Hiltons, VA -- Wayne Henderson’s top-notch finger-picking is a source of great pleasure and pride to his friends, family, and neighbors in Grayson County, Virginia. His guitar playing has also been enjoyed at Carnegie Hall, in three national tours of Masters of the Steel-String Guitar, and in seven nations in Asia. In addition to his reputation as a guitarist, Henderson is a luthier of great renown. He is a recipient of a 1995 National Heritage Award presented by the National Endowment for the Arts. He produces about twenty instruments a year, mostly guitars; he is almost as well-known for the mandolins he has made. Doc Watson, a good friend who sometimes stops at Wayne's shop in Rugby, Virginia, to pick a few tunes owns a Henderson mandolin. Saturday, November 3rd, 2012, at 7:30 p.m. the Carter Family Fold in Hiltons, Virginia, will present a concert by an old time band - Wayne Henderson and Friends. Performing with Wayne will be Jeff Little, piano player extraordinaire. Admission to the concert is $8 for adults, $1 for children 6 to 11, under age 6 free.
Some of Henderson's instruments are intricately decorated, but they are most respected for their volume, tone, and resonance. Blues guitarist John Cephas said that Wayne Henderson “is probably the most masterful guitar maker in this whole United States.” There is a waiting list for Henderson's guitars made up of the “famous (and not-so-famous).” He built a custom guitar for Eric Clapton. Above and beyond his great talents as a musician and instrument maker, Wayne Henderson is known as a “friend to everyone” and shares his talents and knowledge unselfishly.
Hotshot rockabilly pianist Jeff Little comes from Boone, North Carolina, in the heart of the Blue Ridge, where he grew up surrounded by music. Jeff began to play piano at age five. His family owned a music store, and musicians of all persuasions dropped by to play a few tunes with the kid, which helps account for Jeff's mastery of a range of styles.
But Jeff’s critical influence was Appalachian singer and guitarist Doc Watson, a neighbor and close family friend. His uncompromising approach helped shape Jeff's approach to music. Now well known as a keeper of deep Appalachian traditions, Watson was a rockabilly guitarist when he began visiting Little’s Music Store in Boone to play a few tunes with his young friend. Today Jeff Little is still conversant with a range of music, but finds his greatest joy in performing two styles that were hot when he was growing up in the music store. These are rockabilly and traditional Appalachian styles. An astounding performer in the rockabilly genre, he obviously owes some inspiration to Jerry Lee Lewis. “Oh sure, you had to know some Jerry Lee when I was coming up. His tunes would buy you a burger; you didn’t have to live on peanuts. But even back then I never did get to thinking I was Jerry Lee. I kept a lot of me in my music.”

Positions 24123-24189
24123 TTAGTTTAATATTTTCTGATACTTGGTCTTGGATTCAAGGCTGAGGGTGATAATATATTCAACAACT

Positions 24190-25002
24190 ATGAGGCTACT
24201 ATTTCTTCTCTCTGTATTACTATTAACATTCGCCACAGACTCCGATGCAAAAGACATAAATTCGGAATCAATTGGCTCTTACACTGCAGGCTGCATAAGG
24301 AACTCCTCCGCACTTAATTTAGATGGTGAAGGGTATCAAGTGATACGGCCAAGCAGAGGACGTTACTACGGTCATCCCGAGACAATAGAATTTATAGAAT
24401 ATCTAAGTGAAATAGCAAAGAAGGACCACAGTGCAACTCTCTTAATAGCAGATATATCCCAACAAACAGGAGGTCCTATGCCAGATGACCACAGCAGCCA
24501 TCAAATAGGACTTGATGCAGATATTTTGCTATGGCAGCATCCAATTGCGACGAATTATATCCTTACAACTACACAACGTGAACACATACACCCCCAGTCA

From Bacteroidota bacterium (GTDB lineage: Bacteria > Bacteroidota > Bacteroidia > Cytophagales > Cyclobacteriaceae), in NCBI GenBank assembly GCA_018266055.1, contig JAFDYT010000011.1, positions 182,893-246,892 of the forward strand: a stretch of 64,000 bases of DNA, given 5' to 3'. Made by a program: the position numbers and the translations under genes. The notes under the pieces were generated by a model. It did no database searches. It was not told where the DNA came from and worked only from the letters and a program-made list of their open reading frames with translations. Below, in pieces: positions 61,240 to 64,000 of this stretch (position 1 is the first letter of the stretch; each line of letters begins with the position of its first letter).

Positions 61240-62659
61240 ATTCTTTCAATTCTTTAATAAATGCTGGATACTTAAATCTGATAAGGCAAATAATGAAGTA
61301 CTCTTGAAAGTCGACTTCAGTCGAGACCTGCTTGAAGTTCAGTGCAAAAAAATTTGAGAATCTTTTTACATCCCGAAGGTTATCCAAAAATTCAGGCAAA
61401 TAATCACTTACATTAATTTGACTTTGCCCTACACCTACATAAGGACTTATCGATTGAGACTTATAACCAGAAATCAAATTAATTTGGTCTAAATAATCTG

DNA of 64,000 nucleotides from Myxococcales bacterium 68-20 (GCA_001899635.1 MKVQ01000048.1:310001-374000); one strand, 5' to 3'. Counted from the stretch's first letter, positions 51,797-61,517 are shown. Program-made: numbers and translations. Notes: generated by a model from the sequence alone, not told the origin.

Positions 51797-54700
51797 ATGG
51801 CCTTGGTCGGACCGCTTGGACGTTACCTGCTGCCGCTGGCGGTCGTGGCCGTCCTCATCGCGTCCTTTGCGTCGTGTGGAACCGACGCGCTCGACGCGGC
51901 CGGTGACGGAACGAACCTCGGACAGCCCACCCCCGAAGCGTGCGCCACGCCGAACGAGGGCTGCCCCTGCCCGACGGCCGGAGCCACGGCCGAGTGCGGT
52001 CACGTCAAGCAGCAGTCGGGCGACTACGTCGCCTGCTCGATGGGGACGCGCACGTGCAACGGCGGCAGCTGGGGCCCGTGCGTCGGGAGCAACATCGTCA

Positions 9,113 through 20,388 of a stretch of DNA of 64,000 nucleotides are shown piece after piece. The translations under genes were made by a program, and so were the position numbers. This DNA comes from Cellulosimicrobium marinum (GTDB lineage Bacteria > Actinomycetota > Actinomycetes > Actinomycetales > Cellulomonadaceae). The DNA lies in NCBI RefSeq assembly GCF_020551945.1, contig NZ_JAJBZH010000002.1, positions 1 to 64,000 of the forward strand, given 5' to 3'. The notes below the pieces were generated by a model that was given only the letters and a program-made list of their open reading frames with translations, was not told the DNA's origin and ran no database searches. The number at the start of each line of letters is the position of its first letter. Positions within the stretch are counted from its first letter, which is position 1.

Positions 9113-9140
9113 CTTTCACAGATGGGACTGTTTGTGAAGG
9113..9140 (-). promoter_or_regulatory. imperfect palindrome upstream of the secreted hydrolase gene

Jeff Little’s approach to the music of his native Blue Ridge is based upon the traditional dance of the area and a regional piano style. Made famous by Al Hopkins of The Bucklebusters on 1920s Brunswik recordings, the piano style was also performed by Woodie Blevins and others. Hopkins lived at Gap Creek, between the ancestral homes of Doc’s and Jeff’s families. But there is also an echo of more contemporary mountain tradition in Jeff’s performance. His lead solos, much influenced by the flat-pick guitar tradition, are breathtaking in their speed, precision and clarity. They tell that he learned much from Doc Watson.
Rounding out Wayne’s group of friends accompanying him will be Helen White on fiddle and guitar, Greg Cornett on banjo and vocals, and Herb Key on bass. For one of the best nights of old time music you can imagine, don’t miss Wayne Henderson and Friends with Jeff Little. Be sure to bring along your dancing shoes – and your friends!
Carter Family Memorial Music Center, Incorporated, is a nonprofit, rural arts organization established to preserve traditional, acoustic, mountain music. For further information on the center, go to http://www.carterfamilyfold.org. Shows from the Carter Family Fold can be accessed on the internet at http://www.carterfoldshow.com.
Carter Music Center is part of the Crooked Road: Virginia’s Heritage Music Trail. You can visit the Crooked Road Music Trail site at http://thecrookedroad.org. Partial funding for programs at the center is provided by the Virginia Commission for the Arts and the National Endowment for the Arts. For more information on Saturday’s concert, contact the Mountain Music Museum at 276-645-0035. For recorded information on shows coming up at the Fold, call 276-386-6054.p